Halloween went from treat to trick fast for Simba.
The Brookline, Massachusetts, cat was inadvertently shut out of his home on Halloween night by a house guest who didn’t realize he had let Simba out on to the apartment’s balcony. Because of the holiday commotion, the Jardus family didn’t realize the cat was missing right away.
Simba at some point fell from or tried to jump down from the balcony, landing on the unforgiving concrete patio on the ground floor a whopping nine stories below. The collision shattered Simba’s jaw and two of his legs. Unfortunately, because Simba’s absence wasn’t noticed right away, the cat stayed splayed on the patio for hours, enduring below-freezing temperatures, until his family found him the next morning.
Heartbroken and deeply worried, Simba’s owner Victoria Jardus rushed the cat to the MSPCA’s Angell Animal Medical Center in Boston for help. Veterinarians at the hospital stabilized Simba and went to work on his numerous injuries.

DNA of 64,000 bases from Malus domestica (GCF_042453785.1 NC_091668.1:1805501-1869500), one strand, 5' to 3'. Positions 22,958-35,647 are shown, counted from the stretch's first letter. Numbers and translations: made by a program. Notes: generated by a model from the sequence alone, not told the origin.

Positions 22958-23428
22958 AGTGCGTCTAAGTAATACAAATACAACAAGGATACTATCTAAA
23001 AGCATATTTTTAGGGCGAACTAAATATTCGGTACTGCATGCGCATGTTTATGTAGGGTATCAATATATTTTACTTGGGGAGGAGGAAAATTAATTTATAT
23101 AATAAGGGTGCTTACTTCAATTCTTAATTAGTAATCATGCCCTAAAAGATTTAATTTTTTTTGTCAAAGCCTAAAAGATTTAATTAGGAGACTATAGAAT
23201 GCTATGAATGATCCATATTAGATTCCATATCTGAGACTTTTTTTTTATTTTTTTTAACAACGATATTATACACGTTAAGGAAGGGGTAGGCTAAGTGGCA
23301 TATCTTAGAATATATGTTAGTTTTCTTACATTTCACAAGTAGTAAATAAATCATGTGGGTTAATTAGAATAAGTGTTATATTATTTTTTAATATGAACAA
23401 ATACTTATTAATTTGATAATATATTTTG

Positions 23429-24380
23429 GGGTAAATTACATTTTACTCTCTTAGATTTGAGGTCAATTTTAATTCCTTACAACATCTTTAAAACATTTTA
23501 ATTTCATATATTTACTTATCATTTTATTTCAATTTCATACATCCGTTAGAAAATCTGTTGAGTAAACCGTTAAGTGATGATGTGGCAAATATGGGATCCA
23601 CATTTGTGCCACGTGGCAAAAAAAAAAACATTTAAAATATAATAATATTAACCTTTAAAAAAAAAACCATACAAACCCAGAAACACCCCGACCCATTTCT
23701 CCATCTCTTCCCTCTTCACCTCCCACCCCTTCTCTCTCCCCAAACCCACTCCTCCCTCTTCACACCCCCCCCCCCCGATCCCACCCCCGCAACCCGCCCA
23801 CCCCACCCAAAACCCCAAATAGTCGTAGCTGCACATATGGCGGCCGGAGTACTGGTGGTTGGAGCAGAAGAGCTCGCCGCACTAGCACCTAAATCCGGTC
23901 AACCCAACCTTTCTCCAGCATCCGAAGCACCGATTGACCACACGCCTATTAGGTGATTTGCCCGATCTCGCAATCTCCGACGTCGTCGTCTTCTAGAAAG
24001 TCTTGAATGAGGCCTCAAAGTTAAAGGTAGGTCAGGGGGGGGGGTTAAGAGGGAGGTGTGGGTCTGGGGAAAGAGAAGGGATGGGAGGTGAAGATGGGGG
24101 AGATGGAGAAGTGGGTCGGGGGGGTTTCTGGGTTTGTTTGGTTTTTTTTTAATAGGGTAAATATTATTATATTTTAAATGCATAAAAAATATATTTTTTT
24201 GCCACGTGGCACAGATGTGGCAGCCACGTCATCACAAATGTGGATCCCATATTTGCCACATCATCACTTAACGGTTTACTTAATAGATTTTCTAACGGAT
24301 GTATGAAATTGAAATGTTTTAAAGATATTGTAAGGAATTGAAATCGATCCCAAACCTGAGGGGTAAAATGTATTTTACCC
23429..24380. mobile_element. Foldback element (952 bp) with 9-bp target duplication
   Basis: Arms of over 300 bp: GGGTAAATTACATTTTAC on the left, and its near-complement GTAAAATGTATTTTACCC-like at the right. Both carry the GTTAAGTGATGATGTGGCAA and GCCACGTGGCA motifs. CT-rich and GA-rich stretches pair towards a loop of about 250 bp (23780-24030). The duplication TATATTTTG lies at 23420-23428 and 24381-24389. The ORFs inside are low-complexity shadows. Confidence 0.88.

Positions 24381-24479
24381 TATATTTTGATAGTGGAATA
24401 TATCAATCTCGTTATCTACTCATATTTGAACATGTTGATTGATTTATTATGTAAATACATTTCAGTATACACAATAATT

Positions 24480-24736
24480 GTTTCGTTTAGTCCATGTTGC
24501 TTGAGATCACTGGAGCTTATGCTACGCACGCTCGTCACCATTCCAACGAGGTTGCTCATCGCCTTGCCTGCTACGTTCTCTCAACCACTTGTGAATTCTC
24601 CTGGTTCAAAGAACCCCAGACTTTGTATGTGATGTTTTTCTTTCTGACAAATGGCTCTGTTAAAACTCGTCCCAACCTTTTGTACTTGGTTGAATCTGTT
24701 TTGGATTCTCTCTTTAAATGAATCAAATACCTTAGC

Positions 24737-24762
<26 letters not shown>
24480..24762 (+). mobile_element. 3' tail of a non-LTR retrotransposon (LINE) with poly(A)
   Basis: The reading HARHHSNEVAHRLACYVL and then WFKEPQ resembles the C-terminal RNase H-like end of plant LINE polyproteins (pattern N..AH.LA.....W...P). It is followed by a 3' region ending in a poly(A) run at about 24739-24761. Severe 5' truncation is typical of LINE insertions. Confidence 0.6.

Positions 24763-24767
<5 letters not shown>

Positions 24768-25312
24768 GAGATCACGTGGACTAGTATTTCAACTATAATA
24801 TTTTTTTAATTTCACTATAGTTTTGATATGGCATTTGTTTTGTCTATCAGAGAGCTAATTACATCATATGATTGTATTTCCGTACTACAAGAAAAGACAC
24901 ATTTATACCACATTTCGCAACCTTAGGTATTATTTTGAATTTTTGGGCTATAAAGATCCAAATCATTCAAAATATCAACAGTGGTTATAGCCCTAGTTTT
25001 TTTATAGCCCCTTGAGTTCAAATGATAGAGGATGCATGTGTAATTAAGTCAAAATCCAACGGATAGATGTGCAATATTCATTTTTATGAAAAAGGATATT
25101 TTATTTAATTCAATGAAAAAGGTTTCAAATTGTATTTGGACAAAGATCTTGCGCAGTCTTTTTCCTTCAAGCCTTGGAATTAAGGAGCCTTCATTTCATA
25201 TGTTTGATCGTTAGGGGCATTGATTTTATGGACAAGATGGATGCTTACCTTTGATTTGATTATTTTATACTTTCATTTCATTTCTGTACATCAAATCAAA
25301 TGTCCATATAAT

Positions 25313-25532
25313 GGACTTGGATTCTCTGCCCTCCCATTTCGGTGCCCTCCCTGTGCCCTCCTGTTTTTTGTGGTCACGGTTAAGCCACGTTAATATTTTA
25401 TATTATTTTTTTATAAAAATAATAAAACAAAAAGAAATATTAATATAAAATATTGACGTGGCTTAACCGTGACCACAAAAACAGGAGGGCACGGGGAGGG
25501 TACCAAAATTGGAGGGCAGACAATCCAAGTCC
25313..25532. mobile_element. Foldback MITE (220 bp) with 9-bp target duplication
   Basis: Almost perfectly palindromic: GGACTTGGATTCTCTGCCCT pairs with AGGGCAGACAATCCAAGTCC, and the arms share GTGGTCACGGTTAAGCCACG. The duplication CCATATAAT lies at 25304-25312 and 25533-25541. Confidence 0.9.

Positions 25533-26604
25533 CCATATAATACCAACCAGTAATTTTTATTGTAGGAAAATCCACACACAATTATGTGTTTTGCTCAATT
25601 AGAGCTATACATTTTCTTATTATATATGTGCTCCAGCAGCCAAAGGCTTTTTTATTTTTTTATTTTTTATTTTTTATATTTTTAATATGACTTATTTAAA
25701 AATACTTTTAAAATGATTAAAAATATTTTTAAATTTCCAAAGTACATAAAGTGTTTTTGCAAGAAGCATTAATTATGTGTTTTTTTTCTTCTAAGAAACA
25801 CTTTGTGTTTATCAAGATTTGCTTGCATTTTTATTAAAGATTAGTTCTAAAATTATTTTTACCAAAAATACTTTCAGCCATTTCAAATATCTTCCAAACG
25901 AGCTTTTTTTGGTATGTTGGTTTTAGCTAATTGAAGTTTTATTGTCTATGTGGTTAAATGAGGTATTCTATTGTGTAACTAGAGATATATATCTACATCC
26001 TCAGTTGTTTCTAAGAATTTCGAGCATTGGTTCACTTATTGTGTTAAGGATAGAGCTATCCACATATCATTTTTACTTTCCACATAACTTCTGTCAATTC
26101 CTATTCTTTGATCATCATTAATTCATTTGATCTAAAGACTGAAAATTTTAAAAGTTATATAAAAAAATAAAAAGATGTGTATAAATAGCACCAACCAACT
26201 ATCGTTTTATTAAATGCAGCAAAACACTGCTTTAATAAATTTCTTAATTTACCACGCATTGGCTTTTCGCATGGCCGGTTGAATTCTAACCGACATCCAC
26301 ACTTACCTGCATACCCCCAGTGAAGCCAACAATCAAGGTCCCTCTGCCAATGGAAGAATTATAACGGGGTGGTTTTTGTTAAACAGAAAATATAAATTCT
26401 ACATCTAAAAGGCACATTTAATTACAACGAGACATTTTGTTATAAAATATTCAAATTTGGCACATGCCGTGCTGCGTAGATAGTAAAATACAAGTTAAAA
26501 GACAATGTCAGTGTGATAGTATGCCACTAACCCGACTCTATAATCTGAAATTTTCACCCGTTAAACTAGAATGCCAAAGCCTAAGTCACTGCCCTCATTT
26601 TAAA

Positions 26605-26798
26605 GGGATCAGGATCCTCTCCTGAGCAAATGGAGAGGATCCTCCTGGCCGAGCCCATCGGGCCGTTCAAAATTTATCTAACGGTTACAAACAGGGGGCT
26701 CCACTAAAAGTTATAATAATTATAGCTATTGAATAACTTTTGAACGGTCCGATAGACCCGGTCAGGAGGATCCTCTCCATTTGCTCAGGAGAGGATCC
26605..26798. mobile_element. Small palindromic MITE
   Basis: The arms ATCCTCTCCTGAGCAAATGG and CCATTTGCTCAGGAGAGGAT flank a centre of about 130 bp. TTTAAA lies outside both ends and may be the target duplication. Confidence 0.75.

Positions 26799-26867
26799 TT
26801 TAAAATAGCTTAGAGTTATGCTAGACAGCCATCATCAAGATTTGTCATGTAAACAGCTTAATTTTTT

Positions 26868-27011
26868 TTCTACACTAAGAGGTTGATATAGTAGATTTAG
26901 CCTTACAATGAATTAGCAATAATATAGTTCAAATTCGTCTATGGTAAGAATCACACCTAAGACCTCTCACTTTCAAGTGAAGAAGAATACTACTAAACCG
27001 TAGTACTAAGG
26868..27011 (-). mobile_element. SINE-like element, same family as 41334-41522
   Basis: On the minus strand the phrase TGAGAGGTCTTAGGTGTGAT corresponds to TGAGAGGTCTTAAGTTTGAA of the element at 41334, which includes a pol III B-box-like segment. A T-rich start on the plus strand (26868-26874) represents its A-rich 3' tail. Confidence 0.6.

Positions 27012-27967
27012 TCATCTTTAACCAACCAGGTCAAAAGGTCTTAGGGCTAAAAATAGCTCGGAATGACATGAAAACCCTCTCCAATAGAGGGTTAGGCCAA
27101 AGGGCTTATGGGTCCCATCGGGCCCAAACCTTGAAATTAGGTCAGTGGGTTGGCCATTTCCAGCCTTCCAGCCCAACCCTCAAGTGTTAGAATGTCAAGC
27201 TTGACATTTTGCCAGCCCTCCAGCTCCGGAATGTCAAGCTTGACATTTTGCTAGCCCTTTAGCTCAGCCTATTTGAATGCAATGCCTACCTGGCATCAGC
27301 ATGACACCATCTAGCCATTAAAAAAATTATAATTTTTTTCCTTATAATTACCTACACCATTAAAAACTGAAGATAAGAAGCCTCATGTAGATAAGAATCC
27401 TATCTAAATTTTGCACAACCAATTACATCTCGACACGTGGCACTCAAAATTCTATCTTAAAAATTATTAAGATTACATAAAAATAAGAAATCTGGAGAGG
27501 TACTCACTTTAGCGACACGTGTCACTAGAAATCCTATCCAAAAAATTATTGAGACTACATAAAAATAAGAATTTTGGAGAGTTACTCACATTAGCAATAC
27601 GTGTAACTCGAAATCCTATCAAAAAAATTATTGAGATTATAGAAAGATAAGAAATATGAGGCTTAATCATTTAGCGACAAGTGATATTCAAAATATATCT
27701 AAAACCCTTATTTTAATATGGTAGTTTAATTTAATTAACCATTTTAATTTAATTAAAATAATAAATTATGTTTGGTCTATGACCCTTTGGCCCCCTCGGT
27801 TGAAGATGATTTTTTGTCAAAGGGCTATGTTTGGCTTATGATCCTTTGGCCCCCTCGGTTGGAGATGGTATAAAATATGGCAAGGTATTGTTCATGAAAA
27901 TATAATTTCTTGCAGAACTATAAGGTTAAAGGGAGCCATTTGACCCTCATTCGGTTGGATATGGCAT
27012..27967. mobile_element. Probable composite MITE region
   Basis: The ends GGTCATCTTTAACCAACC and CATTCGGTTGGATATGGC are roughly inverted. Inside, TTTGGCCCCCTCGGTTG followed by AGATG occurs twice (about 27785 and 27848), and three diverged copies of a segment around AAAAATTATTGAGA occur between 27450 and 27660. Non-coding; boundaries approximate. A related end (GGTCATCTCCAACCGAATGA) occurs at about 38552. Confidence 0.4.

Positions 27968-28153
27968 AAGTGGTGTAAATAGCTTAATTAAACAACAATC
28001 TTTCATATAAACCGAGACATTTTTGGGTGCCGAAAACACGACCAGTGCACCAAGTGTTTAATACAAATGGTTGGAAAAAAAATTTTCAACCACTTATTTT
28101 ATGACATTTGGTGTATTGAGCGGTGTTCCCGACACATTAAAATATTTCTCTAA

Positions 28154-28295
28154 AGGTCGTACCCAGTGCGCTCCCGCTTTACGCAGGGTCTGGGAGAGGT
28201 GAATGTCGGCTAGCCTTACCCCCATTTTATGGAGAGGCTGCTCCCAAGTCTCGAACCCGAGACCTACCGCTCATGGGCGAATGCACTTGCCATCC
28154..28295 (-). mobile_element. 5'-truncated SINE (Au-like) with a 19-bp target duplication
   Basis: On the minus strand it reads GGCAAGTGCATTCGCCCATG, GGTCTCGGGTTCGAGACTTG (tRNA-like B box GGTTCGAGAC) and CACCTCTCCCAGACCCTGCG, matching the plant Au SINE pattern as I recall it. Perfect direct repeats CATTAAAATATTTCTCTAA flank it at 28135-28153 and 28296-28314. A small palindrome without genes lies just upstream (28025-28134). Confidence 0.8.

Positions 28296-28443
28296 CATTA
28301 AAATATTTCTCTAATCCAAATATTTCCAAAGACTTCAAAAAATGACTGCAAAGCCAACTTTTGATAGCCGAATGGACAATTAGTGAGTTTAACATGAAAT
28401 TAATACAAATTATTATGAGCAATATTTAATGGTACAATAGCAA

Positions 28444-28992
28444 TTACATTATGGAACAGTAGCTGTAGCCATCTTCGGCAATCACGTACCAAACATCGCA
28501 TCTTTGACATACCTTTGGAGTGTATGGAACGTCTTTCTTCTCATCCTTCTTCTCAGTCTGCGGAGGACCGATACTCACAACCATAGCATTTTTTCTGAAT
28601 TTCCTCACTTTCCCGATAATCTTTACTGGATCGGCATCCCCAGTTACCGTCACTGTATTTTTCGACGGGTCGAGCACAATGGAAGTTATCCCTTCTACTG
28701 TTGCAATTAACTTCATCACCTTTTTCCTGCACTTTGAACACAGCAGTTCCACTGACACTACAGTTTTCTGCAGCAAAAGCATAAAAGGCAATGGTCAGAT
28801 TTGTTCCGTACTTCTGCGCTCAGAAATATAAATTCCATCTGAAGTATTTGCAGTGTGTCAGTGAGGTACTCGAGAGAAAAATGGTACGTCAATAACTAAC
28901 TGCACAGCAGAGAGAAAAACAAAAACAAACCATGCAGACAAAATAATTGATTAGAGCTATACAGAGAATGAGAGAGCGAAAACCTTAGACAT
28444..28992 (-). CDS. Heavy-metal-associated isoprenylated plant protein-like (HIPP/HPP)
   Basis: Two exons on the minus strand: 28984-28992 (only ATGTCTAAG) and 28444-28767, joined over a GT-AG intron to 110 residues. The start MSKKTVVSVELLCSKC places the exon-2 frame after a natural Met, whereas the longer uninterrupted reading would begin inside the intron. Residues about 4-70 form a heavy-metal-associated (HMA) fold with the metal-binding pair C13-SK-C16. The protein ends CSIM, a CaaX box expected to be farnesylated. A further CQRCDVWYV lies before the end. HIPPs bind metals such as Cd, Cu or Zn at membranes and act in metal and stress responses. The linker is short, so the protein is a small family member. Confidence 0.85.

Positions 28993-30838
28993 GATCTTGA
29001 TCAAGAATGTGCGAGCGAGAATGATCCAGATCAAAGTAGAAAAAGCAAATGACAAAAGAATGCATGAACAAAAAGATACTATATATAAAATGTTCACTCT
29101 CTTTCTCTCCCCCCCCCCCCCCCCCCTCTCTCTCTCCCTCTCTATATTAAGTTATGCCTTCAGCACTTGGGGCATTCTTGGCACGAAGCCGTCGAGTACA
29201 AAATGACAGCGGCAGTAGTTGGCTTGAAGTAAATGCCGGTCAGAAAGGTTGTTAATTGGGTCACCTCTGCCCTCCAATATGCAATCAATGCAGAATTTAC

“Simba was in shock when he first arrived and it’s quite miraculous that he survived at all,” Dr. Virginia Sinnott of Angell’s Emergency & Critical Care Unit said in a statement. “His temperature had dropped to 86 — as opposed to 100, which is the normal body temperature for a cat, and he suffered multiple injuries that could easily have killed him.”
Among those injuries were the broken legs and jaw, as well as a nearly ruptured lung and multiple lacerations.
“Many pets die from falling from windows or patios that are not even half as high,” said Dr. Emily Ulfelder of Angell’s surgery team. “He is so lucky to have landed the way that he did, as the fall alone could easily have killed him. As for surviving a frigid night alone, outside and in such pain, it’s fair to say he used at least one or two of his nine lives!”
It took eight days before Simba was allowed to leave Angell. Now, after going through Thanksgiving in leg splints, Simba is almost fully healed for the holidays. The cat is eating, walking and breathing without issue, and just has a few more check-ups until his recovery is complete.
“We expect him to keep coming back for the next two weeks so we can monitor his progress and ensure he heals as completely as possible,” said Dr. Sinnott.